Background: The discovery that one's child has been sexually abused may be one of the worst events a parent can experience. The importance of parental support for the recovery of child sexual abuse (CSA) victims emphasizes the need to gain insight in difficulties parents face after disclosure. Objective: To improve crisis intervention by exploring how parents of very young, mostly male CSA victims involved in a large unique CSA case, look back on their initial reactions after disclosure, the impact of media coverage, and their experiences with service responses during the immediate aftermath of CSA discovery. Participants and setting: We conducted 18 qualitative interviews with 21 parents enrolled in the longitudinal Amsterdam Sexual Abuse Case (ASAC) study. Methods: We used thematic analysis, combining a deductive and inductive approach. Results: We identified four themes regarding parents' initial experiences after disclosure: shock, uncertainty, roller coaster and survival mode. Four themes emerged regarding the impact of media coverage: vulnerable to exposure, fear that the child would recognize the suspect, no escape possible, and burden versus acknowledgement. Parents' experiences regarding the actions of professionals also generated four themes: stressful and confronting, need for support, need for information, and need for professional competence. Conclusions: Disclosure of extrafamilial CSA left parents in shock, affecting their sense of control. Media coverage exacerbated stress for many parents, although some also drew support from it. Actions of professionals defined by parents as helpful included: being supportive, compassionate, accessible, and competent, providing information, and promoting autonomy. Implications for professionals are discussed.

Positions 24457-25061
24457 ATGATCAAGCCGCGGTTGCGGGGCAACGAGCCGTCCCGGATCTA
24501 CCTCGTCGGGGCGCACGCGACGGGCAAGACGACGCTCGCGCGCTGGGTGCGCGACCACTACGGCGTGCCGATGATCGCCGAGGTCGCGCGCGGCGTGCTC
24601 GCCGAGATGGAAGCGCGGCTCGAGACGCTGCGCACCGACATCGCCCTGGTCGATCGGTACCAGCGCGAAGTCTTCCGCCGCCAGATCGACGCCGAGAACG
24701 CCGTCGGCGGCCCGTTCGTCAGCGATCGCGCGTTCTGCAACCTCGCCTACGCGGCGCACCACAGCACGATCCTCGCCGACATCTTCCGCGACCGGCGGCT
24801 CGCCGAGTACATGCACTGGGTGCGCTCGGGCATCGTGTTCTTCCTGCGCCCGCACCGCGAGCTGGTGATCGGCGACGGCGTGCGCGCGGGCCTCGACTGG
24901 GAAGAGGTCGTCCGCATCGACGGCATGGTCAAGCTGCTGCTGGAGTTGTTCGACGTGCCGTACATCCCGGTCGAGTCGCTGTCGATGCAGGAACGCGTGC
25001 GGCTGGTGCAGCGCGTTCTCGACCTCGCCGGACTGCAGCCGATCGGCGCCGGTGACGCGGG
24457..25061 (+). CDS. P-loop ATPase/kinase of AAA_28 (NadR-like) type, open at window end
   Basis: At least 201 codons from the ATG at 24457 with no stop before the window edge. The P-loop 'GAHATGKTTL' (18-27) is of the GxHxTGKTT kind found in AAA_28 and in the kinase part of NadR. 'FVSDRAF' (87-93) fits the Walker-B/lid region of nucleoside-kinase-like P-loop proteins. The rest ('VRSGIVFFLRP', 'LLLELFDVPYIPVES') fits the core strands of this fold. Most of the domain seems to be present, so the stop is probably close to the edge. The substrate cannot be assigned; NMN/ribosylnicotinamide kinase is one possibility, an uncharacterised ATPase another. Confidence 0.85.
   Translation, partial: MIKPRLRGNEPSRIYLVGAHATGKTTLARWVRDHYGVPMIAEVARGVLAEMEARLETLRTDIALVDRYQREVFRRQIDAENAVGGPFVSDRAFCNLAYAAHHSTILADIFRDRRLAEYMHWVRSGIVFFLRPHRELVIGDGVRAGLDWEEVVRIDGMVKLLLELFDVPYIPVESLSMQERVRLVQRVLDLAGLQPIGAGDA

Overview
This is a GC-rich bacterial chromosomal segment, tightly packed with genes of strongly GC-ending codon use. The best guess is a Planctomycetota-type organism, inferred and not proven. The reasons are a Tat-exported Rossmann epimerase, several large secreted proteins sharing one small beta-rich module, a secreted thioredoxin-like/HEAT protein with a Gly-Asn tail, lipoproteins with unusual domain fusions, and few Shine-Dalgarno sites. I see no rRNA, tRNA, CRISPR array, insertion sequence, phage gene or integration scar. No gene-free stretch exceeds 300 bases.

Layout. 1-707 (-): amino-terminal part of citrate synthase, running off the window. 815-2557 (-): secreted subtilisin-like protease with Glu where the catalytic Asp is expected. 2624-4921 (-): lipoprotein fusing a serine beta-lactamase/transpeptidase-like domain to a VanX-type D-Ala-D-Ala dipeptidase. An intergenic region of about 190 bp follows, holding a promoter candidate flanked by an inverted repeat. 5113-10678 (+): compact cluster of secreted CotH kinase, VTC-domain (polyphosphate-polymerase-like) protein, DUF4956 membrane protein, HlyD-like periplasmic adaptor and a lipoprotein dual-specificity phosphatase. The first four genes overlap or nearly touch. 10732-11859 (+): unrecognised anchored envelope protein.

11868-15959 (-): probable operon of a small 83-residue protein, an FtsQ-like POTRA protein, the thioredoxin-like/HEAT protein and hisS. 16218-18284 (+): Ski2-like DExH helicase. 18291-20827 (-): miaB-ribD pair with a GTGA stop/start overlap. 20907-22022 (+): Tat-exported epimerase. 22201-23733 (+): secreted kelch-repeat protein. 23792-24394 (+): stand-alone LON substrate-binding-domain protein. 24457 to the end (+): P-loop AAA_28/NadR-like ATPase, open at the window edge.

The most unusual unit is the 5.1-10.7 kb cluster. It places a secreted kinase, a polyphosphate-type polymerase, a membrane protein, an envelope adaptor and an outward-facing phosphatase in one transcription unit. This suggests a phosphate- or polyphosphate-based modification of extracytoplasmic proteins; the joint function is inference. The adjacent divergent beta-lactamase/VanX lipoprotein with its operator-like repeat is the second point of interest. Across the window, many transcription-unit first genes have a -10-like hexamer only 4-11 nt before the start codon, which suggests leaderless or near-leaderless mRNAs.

- Child sexual abuse
- Service responses